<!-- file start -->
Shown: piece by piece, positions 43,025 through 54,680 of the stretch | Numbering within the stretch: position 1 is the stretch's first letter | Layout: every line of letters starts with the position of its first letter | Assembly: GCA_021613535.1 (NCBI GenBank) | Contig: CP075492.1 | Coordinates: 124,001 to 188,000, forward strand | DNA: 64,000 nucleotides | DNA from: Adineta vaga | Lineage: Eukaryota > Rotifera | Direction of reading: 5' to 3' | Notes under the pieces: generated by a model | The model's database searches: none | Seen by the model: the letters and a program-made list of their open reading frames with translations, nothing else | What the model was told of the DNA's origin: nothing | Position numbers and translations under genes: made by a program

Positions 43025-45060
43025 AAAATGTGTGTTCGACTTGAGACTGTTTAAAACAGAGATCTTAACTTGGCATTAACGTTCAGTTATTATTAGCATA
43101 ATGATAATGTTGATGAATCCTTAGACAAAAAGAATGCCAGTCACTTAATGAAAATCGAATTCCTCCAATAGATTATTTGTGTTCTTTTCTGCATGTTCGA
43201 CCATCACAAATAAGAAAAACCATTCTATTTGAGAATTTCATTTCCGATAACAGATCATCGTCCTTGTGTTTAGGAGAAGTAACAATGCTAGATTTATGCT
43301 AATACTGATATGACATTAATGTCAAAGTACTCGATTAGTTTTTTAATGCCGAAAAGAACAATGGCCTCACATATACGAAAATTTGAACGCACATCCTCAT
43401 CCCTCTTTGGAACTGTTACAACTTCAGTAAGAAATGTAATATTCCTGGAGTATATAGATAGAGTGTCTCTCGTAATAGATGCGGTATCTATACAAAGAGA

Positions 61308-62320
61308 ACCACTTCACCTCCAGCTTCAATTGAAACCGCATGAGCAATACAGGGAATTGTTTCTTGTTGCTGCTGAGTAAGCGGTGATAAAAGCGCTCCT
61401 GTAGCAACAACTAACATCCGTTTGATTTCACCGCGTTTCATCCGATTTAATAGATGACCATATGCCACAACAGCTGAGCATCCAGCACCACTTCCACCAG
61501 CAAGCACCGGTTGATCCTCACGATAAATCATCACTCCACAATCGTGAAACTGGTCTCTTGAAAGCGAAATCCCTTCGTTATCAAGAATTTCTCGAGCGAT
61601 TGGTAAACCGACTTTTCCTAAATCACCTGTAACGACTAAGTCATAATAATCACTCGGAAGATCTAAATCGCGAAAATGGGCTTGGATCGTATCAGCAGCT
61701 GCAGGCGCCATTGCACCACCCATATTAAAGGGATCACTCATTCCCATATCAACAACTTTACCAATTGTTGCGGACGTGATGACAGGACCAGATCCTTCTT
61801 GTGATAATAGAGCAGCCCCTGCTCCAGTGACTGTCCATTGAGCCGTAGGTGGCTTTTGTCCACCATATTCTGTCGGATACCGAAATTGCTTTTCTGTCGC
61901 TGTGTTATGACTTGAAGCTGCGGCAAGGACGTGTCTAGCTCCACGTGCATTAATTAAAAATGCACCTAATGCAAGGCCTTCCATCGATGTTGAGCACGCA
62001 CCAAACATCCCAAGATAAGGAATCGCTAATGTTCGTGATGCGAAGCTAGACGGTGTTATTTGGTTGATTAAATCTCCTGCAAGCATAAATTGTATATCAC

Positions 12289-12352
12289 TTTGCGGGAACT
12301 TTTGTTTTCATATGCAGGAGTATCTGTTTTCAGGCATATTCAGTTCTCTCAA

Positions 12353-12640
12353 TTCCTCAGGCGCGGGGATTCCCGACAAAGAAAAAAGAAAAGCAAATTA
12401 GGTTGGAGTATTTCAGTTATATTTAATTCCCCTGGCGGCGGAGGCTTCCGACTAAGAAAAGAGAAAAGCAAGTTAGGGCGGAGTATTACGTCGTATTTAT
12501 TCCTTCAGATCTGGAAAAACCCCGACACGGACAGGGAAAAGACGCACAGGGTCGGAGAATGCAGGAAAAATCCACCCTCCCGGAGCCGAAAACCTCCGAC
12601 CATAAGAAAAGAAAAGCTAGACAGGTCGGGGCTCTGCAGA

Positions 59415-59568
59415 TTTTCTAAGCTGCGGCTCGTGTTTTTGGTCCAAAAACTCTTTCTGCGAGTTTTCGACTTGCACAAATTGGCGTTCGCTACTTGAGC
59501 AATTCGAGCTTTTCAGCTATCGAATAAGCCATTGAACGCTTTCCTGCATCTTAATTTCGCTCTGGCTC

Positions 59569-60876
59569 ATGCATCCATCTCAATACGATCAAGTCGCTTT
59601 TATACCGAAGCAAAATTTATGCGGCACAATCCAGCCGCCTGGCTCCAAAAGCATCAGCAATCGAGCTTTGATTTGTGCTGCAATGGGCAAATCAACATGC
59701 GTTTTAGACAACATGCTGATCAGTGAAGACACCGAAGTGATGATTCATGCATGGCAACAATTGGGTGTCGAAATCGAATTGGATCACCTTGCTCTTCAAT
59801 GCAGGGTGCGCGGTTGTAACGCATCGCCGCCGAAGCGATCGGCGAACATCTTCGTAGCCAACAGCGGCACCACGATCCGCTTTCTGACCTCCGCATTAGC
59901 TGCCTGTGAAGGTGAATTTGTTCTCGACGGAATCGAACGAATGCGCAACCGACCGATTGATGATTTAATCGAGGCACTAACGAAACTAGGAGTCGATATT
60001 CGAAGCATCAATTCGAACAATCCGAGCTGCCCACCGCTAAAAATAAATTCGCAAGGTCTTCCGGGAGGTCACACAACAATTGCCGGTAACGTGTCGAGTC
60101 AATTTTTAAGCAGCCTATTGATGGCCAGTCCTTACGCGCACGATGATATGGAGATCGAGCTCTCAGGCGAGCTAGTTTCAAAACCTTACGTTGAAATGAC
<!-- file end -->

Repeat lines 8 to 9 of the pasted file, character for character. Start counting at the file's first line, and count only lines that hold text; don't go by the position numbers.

Positions 61308-62320
61308 ACCACTTCACCTCCAGCTTCAATTGAAACCGCATGAGCAATACAGGGAATTGTTTCTTGTTGCTGCTGAGTAAGCGGTGATAAAAGCGCTCCT